100 Years Ago: Dick Ponton Arrives Home, 8th Canadian Mounted Rifles Welcomed

The Intelligencer August 14, 1915 (page 2)

“Capt. Dick Ponton Home from Front. Rousing Welcome to Young Belleville Officer in Early Hours of This Morning. A telegram was received in Belleville last evening, saying that Capt. Dick Ponton would arrive at the G.T.R. station at 2 o’clock this morning. The news quickly spread, and a large crowd of friends and acquaintances were at the station and gave the gallant young officer a rousing welcome. The band of the 15th Regiment was present, and played Capt. Ponton to the corner of Bridge and Front streets. This brought hundreds more from their beds, and the city presented a most unwonted sight for such an early hour of the morning. …

Lieut. Col. Marsh, the officers of the 15th Battalion, and the Regimental Band, accompanied by a cheering crowd of well-wishers in civilian clothes, escorted the Captain in seven or eight automobiles to Front street. Despite the fact that Capt. Ponton is exceedingly lame and that he was obviously fatigued by his journey, he made a short speech at the station, and thanked his friends for their hearty welcome. ‘I hope to be able to take back 300 recruits with me,’ he said amidst cheers, while voices called out ‘We’ll be with you, Ponton.’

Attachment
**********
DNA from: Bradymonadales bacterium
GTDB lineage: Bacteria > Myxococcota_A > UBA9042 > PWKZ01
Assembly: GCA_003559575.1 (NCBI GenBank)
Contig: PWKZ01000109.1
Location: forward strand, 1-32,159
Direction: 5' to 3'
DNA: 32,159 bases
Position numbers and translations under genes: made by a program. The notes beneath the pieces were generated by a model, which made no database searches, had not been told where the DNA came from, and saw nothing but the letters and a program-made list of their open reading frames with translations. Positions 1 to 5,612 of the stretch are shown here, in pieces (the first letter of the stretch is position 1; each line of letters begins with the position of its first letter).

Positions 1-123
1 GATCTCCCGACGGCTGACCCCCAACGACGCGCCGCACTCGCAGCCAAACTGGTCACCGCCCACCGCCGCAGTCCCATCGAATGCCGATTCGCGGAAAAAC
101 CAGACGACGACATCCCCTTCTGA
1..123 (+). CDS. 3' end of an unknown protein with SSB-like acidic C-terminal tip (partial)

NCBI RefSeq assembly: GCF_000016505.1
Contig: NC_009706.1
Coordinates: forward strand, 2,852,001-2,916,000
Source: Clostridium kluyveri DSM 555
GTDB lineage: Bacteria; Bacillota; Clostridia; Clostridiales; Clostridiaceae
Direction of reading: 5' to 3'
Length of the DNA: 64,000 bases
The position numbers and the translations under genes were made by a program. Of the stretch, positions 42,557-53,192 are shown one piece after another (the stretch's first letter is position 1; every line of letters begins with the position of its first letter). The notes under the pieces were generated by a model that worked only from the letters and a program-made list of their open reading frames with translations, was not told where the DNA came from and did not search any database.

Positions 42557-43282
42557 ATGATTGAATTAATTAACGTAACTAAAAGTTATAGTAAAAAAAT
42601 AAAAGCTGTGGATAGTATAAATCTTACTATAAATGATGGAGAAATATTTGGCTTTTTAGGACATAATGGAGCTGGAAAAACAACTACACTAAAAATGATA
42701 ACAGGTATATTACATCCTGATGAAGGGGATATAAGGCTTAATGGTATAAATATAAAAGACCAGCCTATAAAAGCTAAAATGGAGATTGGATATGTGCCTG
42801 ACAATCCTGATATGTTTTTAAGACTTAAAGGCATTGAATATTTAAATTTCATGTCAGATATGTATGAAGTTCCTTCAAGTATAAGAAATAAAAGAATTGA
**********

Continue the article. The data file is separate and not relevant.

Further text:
Captain Richard Douglas Ponton

Arrived at the corner of Front and Bridge streets the young Captain made another short speech. ‘Why, Front street is paved!’ he remarked, a sally which was greeted with laughter and cheers.

It was a thoroughly genuine welcome home, which the officer, invalided home, thoroughly deserved; and it is to be hoped that Belleville will accord a similar greeting to all the other heroes who return from the war.”

The Intelligencer August 14, 1915 (page 2)

“8th C.M.R. Arrive In Belleville. Mayor and Council Accord Them a Civic Welcome. The 8th Canadian Mounted Rifles, in training at Barriefield Camp, concluded their fifty-mile march yesterday and arrived at Belleville about 5 o’clock. They left Kingston Thursday and broke the journey at the half-way point, Napanee.

Arrived at Belleville the soldiers proceeded by way of Foster avenue and Bridge street to the Agricultural grounds, where they will stay until Monday. Mayor W.H. Panter, ex-Mayor Wills and several other prominent civilians motored out to the city limits to meet the mounted infantry, and their own Pipe Band, on foot. Col. Ketcheson and others gave them the only military reception.

The Mayor, in a few brief words, extended a hearty welcome from the citizens of Belleville, and hoped the soldiers would have a pleasant time during their stay here. Lieut. Col. Monroe, in command of the regiment, thanked the Mayor and citizens for their kindness, to himself, the officers and men. Some distance out of the city the road was lined with spectators, but on Bridge street the crowd was enormous. Everywhere our soldier visitors attracted the highest admiration, and no doubt the event will assist recruiting in a marked degree. …

Shortly after the evening meal had been provided by the Army Service Corps, the men were dismissed. Later on Front street had again a large mixture of khaki with its other colors.”